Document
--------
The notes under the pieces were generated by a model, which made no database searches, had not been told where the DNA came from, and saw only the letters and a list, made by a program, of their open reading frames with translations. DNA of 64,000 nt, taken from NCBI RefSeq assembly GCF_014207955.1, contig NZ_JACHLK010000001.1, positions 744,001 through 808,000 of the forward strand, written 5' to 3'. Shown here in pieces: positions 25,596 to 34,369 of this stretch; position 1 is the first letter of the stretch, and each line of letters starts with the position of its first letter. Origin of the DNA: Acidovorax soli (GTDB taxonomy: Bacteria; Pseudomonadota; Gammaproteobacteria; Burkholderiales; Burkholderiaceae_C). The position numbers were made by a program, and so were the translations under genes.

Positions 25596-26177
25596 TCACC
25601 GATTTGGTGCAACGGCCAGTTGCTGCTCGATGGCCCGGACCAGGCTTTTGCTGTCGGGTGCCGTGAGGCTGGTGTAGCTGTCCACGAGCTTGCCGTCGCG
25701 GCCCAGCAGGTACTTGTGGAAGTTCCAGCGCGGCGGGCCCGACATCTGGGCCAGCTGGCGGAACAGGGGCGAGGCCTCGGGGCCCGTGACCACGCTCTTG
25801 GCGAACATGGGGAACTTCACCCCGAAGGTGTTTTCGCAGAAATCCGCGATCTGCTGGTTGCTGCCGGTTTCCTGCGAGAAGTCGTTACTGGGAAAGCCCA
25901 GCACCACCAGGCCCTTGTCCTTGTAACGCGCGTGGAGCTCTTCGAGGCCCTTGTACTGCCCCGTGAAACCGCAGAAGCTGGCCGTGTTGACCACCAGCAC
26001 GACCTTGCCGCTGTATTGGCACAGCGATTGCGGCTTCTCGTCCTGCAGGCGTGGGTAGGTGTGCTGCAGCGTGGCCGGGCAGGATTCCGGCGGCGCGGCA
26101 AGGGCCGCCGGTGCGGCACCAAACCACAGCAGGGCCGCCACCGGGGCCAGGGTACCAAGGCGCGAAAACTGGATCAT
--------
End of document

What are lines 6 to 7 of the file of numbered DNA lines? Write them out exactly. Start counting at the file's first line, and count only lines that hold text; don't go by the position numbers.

25801 GCGAACATGGGGAACTTCACCCCGAAGGTGTTTTCGCAGAAATCCGCGATCTGCTGGTTGCTGCCGGTTTCCTGCGAGAAGTCGTTACTGGGAAAGCCCA
25901 GCACCACCAGGCCCTTGTCCTTGTAACGCGCGTGGAGCTCTTCGAGGCCCTTGTACTGCCCCGTGAAACCGCAGAAGCTGGCCGTGTTGACCACCAGCAC